I picked up a unit that integrates my iPod to my car stereo the other day, and installed it last night. Pretty cool stuff… rather than the craptacular iTrip I was using (well, it’s not THAT bad, but it can never get any better than broadcast FM, which… sucks.) - I picked up an iPod2Car interface to my Dodge Nav Deck. This thing is SWEET.
It was a super easy installation. You’ve got to buy the iPod2Car box (which is a little smaller than the iPod itself) - to the tune of $190 - and the corresponding iPod2Car -> OEM deck cable ($20). Pull the iPod2Car out of its blister pack, set the dipswitches on it for your application, plug in the OEM harness, plug the OEM harness to your deck, and then plug in yer iPod (of course, you need to remove your deck and run the cables nicely, your mileage may vary). That’s it. I did the entire install top to bottom in less than a half hour. The iPod2Car wound up in a little niche behind the deck, and I ran the iPod cable back thru the dash, under the center console, and had it pop up near the drivers-side forward cupholder. I then picked up a Belkin TuneDok, slapped that in the cupholder, and put the iPod in it. It fit like a glove!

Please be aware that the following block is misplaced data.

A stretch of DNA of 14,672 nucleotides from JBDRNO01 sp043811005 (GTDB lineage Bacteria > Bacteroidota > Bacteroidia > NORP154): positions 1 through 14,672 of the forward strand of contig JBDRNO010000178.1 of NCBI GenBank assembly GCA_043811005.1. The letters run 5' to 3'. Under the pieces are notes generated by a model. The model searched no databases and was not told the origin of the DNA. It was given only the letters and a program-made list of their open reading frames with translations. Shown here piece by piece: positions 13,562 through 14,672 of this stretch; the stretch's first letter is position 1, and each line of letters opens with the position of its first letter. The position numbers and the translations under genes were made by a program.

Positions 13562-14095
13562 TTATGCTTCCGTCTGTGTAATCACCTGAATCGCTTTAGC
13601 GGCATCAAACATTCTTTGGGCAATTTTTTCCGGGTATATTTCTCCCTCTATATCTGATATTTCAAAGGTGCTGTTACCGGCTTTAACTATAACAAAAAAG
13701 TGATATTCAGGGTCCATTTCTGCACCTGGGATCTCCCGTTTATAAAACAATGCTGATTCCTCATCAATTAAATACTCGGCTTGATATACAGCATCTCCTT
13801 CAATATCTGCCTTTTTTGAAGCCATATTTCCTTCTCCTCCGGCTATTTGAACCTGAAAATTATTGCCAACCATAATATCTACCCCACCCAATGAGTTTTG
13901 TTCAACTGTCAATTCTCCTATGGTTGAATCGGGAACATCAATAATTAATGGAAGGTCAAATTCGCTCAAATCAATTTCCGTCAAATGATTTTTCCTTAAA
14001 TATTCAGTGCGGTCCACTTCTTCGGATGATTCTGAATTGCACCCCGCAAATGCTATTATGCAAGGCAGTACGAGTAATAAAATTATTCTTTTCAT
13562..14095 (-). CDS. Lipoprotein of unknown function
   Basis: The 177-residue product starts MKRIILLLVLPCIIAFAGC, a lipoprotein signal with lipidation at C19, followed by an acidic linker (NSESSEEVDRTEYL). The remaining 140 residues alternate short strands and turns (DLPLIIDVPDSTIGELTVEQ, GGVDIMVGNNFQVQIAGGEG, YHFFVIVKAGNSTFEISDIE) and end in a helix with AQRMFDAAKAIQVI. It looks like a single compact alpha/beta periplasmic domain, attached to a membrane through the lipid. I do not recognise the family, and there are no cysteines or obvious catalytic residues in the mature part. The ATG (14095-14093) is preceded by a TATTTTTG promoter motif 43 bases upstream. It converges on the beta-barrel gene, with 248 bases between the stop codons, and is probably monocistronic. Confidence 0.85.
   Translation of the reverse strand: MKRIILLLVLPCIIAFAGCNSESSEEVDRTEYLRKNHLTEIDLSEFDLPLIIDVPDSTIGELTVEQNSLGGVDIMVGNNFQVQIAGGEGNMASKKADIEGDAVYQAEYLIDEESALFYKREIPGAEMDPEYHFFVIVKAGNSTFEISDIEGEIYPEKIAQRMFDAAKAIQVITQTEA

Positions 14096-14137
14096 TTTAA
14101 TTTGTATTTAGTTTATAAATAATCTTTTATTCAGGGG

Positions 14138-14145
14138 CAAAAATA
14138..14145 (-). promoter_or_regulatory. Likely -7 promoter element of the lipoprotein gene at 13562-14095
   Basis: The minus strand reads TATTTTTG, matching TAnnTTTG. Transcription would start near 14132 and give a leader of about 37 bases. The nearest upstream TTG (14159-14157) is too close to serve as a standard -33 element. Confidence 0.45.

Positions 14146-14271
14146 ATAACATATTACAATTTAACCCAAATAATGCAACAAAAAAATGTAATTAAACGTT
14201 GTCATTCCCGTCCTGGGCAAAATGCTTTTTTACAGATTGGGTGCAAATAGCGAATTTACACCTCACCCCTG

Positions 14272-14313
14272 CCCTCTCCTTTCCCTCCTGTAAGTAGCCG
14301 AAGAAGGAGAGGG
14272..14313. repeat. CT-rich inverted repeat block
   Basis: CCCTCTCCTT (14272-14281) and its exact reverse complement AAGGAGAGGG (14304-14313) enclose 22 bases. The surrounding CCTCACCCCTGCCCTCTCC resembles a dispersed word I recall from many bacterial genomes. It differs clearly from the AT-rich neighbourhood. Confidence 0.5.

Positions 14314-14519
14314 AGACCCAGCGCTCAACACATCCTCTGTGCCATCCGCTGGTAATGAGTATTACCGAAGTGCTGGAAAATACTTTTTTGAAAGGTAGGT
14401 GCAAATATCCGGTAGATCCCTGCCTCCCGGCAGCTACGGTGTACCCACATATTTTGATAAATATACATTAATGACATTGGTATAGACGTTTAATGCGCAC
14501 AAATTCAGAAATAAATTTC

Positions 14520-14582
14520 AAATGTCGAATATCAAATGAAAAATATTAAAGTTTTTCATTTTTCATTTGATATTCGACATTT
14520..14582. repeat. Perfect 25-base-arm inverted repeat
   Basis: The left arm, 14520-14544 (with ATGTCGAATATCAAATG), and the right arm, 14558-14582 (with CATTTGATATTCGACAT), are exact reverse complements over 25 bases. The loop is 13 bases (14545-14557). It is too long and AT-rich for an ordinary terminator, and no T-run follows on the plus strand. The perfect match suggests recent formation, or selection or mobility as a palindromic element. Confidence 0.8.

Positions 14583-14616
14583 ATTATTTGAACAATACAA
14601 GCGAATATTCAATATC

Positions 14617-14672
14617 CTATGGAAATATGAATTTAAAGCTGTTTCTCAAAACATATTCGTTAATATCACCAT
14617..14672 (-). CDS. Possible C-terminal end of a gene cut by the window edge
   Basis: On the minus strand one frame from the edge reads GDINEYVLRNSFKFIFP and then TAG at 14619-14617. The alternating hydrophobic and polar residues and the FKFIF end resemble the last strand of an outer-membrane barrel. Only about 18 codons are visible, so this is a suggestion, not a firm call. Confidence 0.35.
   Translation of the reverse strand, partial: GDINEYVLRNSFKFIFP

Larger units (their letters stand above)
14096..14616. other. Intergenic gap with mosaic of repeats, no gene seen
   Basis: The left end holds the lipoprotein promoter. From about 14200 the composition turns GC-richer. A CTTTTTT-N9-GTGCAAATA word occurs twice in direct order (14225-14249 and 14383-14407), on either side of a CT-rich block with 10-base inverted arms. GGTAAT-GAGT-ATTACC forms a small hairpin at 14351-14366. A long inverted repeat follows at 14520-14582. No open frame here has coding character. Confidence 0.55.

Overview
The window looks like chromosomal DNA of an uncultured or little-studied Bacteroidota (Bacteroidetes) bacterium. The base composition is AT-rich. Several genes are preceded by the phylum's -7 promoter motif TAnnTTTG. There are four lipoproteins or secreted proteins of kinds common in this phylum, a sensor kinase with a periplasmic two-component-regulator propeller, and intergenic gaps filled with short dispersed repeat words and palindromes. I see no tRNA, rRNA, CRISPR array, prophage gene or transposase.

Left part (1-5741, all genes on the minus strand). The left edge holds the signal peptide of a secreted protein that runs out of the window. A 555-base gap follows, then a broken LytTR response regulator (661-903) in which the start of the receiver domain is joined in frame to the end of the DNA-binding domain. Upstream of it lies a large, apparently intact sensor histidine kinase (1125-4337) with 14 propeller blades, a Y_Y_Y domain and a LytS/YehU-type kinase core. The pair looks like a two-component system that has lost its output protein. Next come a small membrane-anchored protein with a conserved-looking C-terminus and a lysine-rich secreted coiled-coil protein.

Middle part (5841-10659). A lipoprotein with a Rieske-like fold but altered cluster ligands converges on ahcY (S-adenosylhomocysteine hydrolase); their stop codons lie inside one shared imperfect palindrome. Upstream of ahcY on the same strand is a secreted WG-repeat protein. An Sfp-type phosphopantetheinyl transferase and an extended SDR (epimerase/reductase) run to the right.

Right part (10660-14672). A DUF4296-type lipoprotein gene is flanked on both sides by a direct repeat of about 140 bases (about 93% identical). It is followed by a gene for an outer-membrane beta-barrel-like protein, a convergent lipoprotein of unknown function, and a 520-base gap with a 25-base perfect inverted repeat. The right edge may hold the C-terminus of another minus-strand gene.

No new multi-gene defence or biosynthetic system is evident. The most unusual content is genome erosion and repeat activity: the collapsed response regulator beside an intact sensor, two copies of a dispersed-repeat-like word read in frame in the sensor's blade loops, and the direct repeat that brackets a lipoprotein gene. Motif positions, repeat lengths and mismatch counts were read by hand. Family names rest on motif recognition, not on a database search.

Operationally, the iPod2Car “fakes” the deck into thinking there’s a CD changer hooked up when in reality you’ve got your iPod there. This is great – not only do you get a super-clean audio interface, but you also get the ability to charge the iPod and control what’s playing using the deck’s native controls. To listen to the iPod, I simply hit the “CD” button on the deck, and hit Seek Up/Down to switch tracks. Works like a charm. The only time I need to actually use the iPod’s controls is to switch playlists. This is a design compromise - there are two schools of thought on iPod interconnects. The iPod2Car lets you completely utilize the iPod’s controls as well as the OEM deck’s controls, whereas interconnects like Dension’s ice::Link and Monster’s iCruze limit you to five custom-predefined playlists and totally lock you out of the iPod’s controls. I think that the iPod2Car’s method is more flexible; if I really want to get lazy I could add an AirClick and have the whole thing be remote-controlled. :)
Since this post is worthless without pix, here’s a quick shot of the installed setup:
See Kelly? Several months of research DOES pay off. I can’t wait for my next commute or roadtrip. :)